Monday, May 18, 2009
Head Banging for the Old Gods
Growing up, one of the things that appealed to me about punk was its anti-Christian message. I saw religion as the cause of problems in the world, so I was drawn to bands that tore it down.
But with the exception of Bad Religion, there aren't a lot of punk bands that are interested in filling the spiritual gap left if one casts out organized religion. That's why I'm glad to see folk metal rising as a popular underground genre. While it's spiritually rebellious, it seems to supply the foundation for a healthier spirituality (you know, over nihilism). Rather than just saying, "God is dead," the pagan message of bands like Moonsorrow and Korpiklaani, whose show last weekend I reviewed for the Oregonian, offers up more suitable replacement deities (in however vague a way), like earth, nature or madness.
So you may notice the review is somewhat focused on the crowd at the show, particularly the teenagers. I spied a pair of teeny tiny teenage girls headbanging nonstop at the show. They were probably so up for it because they were so small couldn't see anything, they just had to feel it. I asked 18-year-old Bertha Marmolejo what about the pagan message of the night's music offerings appealed to her. She said, "It's anti-Christian," which struck me as a familiar response, but somehow I felt she was in better hands with Moonsorrow and Korpiklaani than I was with the Exploited or Anti-Flag, or any number of kids in Albuquerque were with Question the Answers. However useful those bands are or have been, the growing folk metal trend seems more loving.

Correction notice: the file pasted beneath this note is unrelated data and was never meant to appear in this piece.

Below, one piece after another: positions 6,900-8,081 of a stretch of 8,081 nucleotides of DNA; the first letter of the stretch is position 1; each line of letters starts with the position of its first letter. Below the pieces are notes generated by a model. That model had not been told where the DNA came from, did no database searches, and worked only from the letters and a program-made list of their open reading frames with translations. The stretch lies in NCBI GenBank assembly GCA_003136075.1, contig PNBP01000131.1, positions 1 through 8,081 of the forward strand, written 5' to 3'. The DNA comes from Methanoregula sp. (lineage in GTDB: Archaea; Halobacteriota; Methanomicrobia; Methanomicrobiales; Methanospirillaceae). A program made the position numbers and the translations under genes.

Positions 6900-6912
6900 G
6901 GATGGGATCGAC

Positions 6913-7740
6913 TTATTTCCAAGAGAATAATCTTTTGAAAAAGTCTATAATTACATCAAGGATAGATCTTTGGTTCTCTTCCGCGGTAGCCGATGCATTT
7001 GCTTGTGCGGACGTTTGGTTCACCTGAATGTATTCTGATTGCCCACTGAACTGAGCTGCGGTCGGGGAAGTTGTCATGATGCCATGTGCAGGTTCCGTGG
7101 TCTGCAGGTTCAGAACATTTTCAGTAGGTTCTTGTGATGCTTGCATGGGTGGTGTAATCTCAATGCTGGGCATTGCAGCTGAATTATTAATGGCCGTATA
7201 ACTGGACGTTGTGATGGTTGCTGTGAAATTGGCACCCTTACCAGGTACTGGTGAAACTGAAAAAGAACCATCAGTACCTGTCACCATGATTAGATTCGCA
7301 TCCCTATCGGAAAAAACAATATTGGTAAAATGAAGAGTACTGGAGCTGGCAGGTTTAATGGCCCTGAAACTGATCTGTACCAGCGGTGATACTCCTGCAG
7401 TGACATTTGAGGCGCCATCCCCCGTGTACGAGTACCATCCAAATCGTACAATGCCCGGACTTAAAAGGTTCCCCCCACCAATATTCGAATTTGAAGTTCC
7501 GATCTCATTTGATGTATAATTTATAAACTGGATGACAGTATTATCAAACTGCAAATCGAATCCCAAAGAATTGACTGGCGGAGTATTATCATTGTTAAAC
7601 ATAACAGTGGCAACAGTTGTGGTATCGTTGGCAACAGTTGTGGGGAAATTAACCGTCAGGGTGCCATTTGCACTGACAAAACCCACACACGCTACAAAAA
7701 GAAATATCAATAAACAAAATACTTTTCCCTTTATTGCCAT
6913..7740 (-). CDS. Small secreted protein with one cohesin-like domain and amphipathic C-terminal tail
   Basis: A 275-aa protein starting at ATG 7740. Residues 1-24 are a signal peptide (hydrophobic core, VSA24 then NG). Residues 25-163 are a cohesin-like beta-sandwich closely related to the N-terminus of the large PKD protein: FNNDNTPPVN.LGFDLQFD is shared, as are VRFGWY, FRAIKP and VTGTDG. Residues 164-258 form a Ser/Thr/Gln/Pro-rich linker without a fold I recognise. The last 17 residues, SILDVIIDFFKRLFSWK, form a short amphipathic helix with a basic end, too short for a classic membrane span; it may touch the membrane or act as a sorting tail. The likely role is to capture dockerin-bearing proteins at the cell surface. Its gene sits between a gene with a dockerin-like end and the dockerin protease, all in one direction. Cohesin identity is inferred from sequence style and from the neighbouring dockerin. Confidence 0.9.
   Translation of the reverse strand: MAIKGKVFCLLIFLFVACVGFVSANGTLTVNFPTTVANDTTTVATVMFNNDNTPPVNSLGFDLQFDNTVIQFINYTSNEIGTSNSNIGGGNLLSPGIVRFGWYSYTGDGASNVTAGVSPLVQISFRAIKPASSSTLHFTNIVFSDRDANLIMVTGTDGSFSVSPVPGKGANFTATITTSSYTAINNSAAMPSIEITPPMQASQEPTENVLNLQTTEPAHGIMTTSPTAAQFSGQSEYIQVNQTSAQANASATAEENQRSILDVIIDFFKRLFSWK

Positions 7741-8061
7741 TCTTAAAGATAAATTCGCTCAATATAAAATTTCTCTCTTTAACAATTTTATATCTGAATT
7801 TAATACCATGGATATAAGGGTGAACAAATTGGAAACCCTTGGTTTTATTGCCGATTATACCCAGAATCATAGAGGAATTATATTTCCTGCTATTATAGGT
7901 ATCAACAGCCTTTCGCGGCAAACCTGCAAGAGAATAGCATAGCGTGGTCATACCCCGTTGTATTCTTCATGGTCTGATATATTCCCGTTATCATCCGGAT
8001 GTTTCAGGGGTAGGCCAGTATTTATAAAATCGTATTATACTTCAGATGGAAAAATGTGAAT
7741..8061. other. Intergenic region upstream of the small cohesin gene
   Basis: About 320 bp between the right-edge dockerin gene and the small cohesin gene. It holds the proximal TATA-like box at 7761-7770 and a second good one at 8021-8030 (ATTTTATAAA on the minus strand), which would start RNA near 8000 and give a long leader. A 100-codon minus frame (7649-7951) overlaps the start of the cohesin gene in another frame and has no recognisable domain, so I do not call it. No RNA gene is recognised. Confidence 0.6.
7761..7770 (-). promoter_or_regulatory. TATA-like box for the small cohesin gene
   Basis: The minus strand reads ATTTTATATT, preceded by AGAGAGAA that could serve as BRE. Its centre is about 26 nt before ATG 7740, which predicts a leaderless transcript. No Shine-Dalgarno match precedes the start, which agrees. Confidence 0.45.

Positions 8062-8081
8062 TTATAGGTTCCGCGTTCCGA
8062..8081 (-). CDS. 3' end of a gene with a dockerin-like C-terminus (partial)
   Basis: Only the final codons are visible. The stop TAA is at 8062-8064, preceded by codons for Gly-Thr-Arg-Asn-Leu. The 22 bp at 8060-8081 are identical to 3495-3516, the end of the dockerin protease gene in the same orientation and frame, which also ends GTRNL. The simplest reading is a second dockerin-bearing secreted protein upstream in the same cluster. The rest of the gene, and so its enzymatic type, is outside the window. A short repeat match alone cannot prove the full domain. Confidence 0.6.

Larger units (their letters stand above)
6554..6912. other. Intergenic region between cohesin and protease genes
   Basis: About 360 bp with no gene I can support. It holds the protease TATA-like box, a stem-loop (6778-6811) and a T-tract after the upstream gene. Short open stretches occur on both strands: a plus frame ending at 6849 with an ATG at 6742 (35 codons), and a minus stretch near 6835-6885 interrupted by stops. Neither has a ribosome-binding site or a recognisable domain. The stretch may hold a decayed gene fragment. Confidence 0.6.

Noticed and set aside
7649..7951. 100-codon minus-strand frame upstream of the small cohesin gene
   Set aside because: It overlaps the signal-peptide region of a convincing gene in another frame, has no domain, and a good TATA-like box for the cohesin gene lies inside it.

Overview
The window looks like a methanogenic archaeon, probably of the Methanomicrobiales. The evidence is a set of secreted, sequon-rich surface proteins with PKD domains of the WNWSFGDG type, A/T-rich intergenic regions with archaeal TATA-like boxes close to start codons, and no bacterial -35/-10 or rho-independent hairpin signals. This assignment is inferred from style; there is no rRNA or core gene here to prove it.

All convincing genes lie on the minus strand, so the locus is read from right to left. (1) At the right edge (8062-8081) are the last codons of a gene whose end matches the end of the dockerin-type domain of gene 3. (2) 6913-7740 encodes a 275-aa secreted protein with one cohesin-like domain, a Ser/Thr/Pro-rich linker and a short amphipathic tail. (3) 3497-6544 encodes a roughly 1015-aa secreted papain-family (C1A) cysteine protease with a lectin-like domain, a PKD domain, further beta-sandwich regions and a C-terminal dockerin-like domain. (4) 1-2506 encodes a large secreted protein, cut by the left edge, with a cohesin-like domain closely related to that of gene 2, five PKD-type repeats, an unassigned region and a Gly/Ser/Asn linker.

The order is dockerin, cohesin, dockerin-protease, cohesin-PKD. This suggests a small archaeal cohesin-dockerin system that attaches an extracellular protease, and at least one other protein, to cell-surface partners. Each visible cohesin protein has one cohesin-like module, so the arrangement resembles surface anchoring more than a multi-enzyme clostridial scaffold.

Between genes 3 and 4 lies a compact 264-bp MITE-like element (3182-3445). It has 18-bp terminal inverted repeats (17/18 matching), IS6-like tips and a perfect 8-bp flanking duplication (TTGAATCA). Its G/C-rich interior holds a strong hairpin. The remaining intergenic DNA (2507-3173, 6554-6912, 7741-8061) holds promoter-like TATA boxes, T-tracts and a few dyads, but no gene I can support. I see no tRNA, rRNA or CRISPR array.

Photo: Moonsorrow glows with occult energy, by me.